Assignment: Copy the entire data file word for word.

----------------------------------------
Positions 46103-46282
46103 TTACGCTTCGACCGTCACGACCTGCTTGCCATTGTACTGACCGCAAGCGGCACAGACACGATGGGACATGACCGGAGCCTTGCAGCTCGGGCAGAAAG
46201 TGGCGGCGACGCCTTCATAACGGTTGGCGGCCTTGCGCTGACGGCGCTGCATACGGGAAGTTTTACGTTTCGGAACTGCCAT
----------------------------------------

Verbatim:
Positions 46103-46282
46103 TTACGCTTCGACCGTCACGACCTGCTTGCCATTGTACTGACCGCAAGCGGCACAGACACGATGGGACATGACCGGAGCCTTGCAGCTCGGGCAGAAAG
46201 TGGCGGCGACGCCTTCATAACGGTTGGCGGCCTTGCGCTGACGGCGCTGCATACGGGAAGTTTTACGTTTCGGAACTGCCAT